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Inspection of Welds with Corrosion Resistant Alloy (CRA) Cladding

Published on 22nd June 2023

Inspection of Welds with Corrosion Resistant Alloy (CRA) Cladding

In order to extend the service life of oil, gas, and petrochemical components prone to corrosion, the use of Corrosion Resistant Alloy (CRA) cladding and/or weld overlays is now common practice and pipelines transporting hot and corrosive materials is no exception.

Image credit @eddyfi

In order to extend the service life of oil, gas, and petrochemical components prone to corrosion, the use of Corrosion Resistant Alloy (CRA) cladding and/or weld overlays are now common practice, and pipelines transporting hot and corrosive materials is no exception. When it comes to inspecting these clad pipelines, inspectors must—among other things—pay attention to the dissimilar girth welds, including weld root integrity as a failure here equates to carbon steel being exposed to sour fluids and potentially catastrophic consequences.

The Challenge 

Ultrasonic inspection of CRA-clad girth welds is a challenge due to their anisotropic nature, their high attenuation factor, and the interference with the protective layer, making typical shear wave examinations unsuitable. 

The protective layer designed to extend the useful remaining life of pipelines presents a challenge during ultrasonic testing (UT) of cladded pipes with dissimilar metal girth welds. CRA welds interfere with the shear wave transmission because of velocity and grain structure change, creating mode conversion, refraction, and scattering amongst other adverse effects. Rather, inspection is performed using low-frequency longitudinal waves and is typically limited to half-skip mode (half-vee)—which requires the removal of the cap for complete coverage of the weld root, volume, and upper area.

The Solution

Low-frequency dual linear and dual matrix array probes with large apertures controlled by a user-friendly and easy-to-setup phased array ultrasonic testing instrument capable of firing up to 64-element apertures simultaneously.

To overcome transmission through dissimilar materials, the use of Phased Array Ultrasonic Testing (PAUT) linear and matrix probes in Transmit-Receive Longitudinal (TRL) mode is recommended by the industry. These probes are known as dual linear and dual matrix arrays (DLA and DMA). In the TRL technique—sometimes called the pitch-catch technique—the transmitter and receiver transducers are unique to each other so that collected signals originate only from the area where the two beams intersect. Using a separate pulser and receiver, the wedge size is reduced, and the probe can operate closer to the weld for increased sensitivity with no dead zone or internal wedge echoes. This allows inspectors to determine whether there is a Lack of Fusion (LOF) at the weld bevel, for example. Using the TRL technique with a large aperture and precise steering enables better Signal-to-Noise Ratio (SNR) and Probability of Detection (PoD) in thick CRA welds. The use of matrix arrays allows the creation of multiple beam skew angles and focal positions to optimize detection and coverage.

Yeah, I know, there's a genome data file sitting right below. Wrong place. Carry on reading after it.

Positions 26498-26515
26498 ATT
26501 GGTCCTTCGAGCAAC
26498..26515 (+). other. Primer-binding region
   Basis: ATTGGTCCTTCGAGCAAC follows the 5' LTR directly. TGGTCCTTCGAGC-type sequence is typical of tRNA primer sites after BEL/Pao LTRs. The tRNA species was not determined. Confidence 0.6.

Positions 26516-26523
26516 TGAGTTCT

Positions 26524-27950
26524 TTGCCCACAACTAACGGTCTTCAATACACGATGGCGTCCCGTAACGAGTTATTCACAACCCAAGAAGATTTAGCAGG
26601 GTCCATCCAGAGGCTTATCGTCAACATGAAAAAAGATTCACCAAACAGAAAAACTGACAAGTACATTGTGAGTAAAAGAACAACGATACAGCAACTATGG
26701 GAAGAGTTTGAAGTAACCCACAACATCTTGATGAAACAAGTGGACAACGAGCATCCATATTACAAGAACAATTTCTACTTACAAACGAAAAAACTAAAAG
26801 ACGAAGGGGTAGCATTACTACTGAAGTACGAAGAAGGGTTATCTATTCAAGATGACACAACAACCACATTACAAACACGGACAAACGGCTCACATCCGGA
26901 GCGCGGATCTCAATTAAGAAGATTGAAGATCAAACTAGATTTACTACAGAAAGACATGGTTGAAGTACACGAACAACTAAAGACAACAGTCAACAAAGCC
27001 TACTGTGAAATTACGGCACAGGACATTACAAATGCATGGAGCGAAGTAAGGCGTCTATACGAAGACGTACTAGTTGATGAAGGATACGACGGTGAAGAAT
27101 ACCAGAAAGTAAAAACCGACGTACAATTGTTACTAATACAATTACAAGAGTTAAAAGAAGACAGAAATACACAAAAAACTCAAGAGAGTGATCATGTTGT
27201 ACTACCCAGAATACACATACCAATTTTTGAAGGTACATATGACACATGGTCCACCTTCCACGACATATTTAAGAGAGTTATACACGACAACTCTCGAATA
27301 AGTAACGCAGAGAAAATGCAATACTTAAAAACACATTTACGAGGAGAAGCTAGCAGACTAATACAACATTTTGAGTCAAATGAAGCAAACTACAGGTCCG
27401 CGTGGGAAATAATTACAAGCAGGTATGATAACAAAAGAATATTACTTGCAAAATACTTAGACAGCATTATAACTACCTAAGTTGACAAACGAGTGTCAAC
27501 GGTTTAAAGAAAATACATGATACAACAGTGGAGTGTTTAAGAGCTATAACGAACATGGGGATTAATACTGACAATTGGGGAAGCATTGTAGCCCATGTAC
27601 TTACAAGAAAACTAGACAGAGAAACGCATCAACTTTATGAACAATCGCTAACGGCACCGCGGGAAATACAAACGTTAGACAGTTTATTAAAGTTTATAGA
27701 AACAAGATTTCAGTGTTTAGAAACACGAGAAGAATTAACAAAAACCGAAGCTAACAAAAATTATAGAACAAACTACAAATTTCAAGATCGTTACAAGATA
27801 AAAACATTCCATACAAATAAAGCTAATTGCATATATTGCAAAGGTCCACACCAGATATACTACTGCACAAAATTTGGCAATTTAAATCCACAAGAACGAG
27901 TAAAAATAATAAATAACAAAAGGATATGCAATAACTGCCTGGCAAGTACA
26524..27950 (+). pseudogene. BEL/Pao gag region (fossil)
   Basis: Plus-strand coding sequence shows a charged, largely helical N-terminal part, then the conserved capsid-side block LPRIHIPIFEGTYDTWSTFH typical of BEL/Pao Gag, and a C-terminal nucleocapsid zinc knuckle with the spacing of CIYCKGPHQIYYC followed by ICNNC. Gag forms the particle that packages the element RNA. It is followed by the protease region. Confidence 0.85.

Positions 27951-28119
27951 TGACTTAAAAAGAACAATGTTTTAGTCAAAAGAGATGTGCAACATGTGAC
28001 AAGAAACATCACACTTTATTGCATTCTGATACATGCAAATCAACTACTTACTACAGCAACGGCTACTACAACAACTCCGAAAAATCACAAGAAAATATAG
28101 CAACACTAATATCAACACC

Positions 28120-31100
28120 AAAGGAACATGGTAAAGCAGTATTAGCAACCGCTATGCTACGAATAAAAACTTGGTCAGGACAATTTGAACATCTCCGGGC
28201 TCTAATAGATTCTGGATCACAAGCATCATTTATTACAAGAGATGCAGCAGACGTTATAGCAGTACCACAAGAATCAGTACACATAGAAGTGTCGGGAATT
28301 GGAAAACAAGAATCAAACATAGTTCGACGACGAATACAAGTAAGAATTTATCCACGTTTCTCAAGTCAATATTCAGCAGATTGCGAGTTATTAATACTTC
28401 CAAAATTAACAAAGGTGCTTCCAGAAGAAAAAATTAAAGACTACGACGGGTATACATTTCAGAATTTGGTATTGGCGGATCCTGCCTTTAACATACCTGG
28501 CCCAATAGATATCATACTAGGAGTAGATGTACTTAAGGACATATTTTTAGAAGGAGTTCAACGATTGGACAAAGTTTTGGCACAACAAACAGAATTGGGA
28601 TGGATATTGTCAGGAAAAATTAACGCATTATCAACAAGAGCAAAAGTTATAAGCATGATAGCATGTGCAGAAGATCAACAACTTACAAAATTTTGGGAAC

In terms of equipment, this translates into 64+ parallel architecture systems driving probes with 64+ elements.

Selection of the correct probe approach in terms of aperture, frequency, and wave mode is critical for a successful CRA weld inspection technique. Eddyfi Technologies offers multiple options for probe configuration to suit a wide range of application challenges

The Gekko® and Topaz® systems, available in 64 pulser configurations come with a standard DMA/DLA interface for easy programming of the setup directly in the flaw detector. Operators can configure the entire inspection procedure directly from the unit using the embedded Capture™ (Gekko) or UltraVision® Touch (Topaz) software respectively. The dual probes can be used with a set of optimized techniques per inspection requirements. 

Phased array sector scanning and Total Focusing Methods (TFM) and variations, can all be programmed and adjusted in real time by the user. Detailed analysis and reporting can be carried out directly in the software, with volumetric merged views for efficient data interpretation. 

The proposed solution includes: 

  • Gekko, Topaz, Panther™ or Emerald units to operate with high channel count dual probes for high-resolution sector scanning and TFM; 
  •  Capture or UltraVision software with live configuration offered through the intuitive operating systems; 
  •  1-axis chain scanner for data encoding and defect positioning; 
  •  Linear, DLA, and DMA probes and wedges kit.

DMA Probe L-Wave, Iconel 625 - Single V, 50mm thick with 12.5mm stainless cladding

The Benefits

Efficient, full volumetric inspection of CRA-clad girth welds with adequate Signal-to-Noise Ratio and reduced stress for the technician thanks to an intuitive and powerful phased array ultrasonic testing flaw detector.

Thanks to advanced PAUT, reliable CRA weld inspection is not only feasible but it is also optimized using intuitive software and configuration tools. With an easy onboard setup of dual probes and natively implemented PAUT, TFM, and hybrid methods on Gekko, Topaz, Panther, and Emerald instruments, operators can easily adjust ultrasound settings for the best data collection results powered by high channel count phased array probes. Finally, Eddyfi Technologies advanced PAUT flaw detectors are compatible with all dual probe manufacturers and typical scanners on the market.

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